If you missed Chapters 1 – 3, which precede this post, you can find them here:

You’re Never Gonna Make It

With a Minute to Spare

The Plane is Coming Back?

And in case you’re wondering, “How long can she drag this story out?” I guarantee you that this is the last in the series about getting on the plane, but I had left the moral of the story untouched, or at least inexplicit, if there is one at all.

None of this was clear to me while I was writing the story, but I realized that during the whole journey from NC to Bolivia, I was balancing two contradictory emotions: panic and trust. Is trust an emotion? For me, at the time, it was. It was a force I could call on, not from outside of myself, but not just from inside of myself either. I would like to say I knew all along that it would work out, somehow, miraculously, meaning some fluke would allow me to defy the odds and make it on my flight, but really, I think I just knew that it would all work out even if I missed my flight and ended up stuck.

How nice that I have that security, even if sometimes it might be misguided. How lucky I am, truly lucky, to be able to have faith in humanity and in individuals, to help me if I am in a bind.

Here’s the thing about the panic: I could have skipped it. I could have proceeded with my plan, read SkyMag on the short flight to Miami, leisurely strolled down the deserted aisles, and arrived at my gate, right as the woman on the intercom was calling us over to let us know that the plane was re-docking.

I’m not advocating for panic. And since this experience, I’ve learned how to calm it down, and reassure myself in the moment that if I am feeling that trust, I can lean on it, and know that even if it doesn’t go according to plan, I’ll be able to make it work. But yet at the same time, emotions overtake us and sometimes hold on with a fierce grip. I didn’t breathe until I got on the cart with Jose and as we were racing, so to speak, towards the gate, I felt that people really wanted to help me, that I wasn’t alone.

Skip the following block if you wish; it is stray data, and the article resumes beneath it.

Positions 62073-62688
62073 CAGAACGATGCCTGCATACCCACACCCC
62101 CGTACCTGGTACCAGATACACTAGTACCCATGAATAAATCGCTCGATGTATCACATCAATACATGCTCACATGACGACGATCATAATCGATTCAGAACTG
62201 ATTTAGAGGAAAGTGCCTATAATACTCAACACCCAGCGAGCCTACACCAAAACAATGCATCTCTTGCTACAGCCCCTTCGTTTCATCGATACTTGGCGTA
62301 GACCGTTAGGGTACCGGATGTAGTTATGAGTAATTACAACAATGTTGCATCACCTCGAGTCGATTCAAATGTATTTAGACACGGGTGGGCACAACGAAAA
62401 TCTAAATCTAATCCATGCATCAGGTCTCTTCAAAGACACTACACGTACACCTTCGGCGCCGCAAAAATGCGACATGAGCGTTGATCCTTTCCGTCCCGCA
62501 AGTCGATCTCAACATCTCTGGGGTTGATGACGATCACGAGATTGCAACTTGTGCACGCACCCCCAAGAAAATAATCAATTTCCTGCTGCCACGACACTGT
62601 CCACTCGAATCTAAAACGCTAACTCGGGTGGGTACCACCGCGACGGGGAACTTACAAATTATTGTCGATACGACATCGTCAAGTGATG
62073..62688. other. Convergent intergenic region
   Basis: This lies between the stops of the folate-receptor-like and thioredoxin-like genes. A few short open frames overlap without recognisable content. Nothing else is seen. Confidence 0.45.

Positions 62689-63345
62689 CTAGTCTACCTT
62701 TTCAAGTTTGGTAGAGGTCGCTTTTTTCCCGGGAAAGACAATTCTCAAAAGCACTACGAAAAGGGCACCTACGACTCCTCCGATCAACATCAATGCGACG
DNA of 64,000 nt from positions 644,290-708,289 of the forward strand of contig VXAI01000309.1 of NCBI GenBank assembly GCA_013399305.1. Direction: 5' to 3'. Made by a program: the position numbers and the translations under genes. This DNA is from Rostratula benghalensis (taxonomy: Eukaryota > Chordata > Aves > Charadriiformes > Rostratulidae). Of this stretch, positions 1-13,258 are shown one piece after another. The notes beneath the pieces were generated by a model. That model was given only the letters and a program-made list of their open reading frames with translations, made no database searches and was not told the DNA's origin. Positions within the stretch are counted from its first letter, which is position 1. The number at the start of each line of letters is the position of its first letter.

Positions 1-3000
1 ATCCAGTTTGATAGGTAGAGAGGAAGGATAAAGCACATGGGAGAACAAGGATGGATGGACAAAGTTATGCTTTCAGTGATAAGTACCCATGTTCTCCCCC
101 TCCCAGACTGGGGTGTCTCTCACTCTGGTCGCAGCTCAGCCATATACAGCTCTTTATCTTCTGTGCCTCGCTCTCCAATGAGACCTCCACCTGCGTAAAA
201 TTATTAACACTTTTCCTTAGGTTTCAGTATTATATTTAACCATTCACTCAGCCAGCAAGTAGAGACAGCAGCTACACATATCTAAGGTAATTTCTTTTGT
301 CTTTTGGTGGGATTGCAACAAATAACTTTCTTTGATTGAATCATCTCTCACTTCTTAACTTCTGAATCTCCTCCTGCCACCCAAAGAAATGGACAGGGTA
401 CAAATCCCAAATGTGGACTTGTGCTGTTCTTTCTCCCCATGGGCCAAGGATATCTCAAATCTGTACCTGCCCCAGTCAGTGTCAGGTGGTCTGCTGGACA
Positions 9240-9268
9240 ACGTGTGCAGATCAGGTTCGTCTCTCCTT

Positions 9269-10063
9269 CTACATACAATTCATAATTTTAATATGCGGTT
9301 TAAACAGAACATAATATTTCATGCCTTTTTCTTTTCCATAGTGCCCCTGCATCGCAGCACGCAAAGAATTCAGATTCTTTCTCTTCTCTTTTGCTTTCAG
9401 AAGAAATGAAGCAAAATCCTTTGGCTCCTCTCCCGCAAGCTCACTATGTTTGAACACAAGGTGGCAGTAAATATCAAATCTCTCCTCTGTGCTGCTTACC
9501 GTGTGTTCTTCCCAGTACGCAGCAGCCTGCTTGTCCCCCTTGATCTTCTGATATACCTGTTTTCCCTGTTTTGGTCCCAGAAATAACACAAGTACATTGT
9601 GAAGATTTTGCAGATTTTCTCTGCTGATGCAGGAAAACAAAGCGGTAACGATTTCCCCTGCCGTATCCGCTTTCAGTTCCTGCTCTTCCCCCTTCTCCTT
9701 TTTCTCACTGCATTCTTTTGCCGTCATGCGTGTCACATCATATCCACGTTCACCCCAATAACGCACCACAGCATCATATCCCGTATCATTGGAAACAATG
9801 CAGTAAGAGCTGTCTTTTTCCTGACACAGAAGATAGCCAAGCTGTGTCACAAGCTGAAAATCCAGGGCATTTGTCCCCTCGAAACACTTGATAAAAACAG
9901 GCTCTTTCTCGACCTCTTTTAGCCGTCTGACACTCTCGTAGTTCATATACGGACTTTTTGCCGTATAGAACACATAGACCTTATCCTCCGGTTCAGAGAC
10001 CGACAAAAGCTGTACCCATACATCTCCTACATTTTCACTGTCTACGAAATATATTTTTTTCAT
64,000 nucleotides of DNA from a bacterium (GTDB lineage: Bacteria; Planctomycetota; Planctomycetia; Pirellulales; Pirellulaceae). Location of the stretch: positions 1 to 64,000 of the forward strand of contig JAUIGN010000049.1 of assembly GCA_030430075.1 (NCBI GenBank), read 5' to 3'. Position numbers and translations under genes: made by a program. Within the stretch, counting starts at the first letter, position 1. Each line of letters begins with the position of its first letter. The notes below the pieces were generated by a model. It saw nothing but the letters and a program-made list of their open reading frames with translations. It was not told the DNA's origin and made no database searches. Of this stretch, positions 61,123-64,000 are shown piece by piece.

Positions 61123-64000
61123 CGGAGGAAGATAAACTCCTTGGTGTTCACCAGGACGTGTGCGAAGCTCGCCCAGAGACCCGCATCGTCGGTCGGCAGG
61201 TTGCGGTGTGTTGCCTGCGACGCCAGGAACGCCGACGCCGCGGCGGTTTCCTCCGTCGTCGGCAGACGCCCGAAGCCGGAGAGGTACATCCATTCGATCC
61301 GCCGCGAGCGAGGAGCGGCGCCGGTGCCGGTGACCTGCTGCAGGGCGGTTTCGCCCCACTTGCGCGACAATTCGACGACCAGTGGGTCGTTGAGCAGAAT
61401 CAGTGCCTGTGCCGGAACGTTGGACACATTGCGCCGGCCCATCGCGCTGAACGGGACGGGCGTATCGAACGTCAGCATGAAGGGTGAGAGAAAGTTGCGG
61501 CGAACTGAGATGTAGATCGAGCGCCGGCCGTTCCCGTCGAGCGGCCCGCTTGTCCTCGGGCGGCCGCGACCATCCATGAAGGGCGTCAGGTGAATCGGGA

With each kindness my panic subsided a little bit more and the glowing warmth of trust that I felt grew bigger. My path was validated by each point at which it seemed unfeasible.

On the plane, making my way to my seat, all emotions stepped aside so that I could experience pure elation (and exhaustion), which I have to say is one of my favorite states to be in. When I found my row, a man sitting by the aisle got up, looked at me quizzically, like, “Where did you come from?” and then let me pass. I flopped down in my window seat. He turned to me and said, “Are you just now getting on the plane.” “Yeah!” I said and smiled. “Yeah, it came back for me. No I mean, there’s technical difficulties I guess, but I missed it, and it came back.” “Wow, you’re the only person who’s happy about this” (talking about the tech issues, which at this point we had been informed were being addressed). I just laughed. Usually I would have explained but I didn’t even really understand what had happened. So we just talked about the plans we had for our trips and our work and lives back in the US. This person would become a friend who I would run into, by chance, two more times during the course of my trip.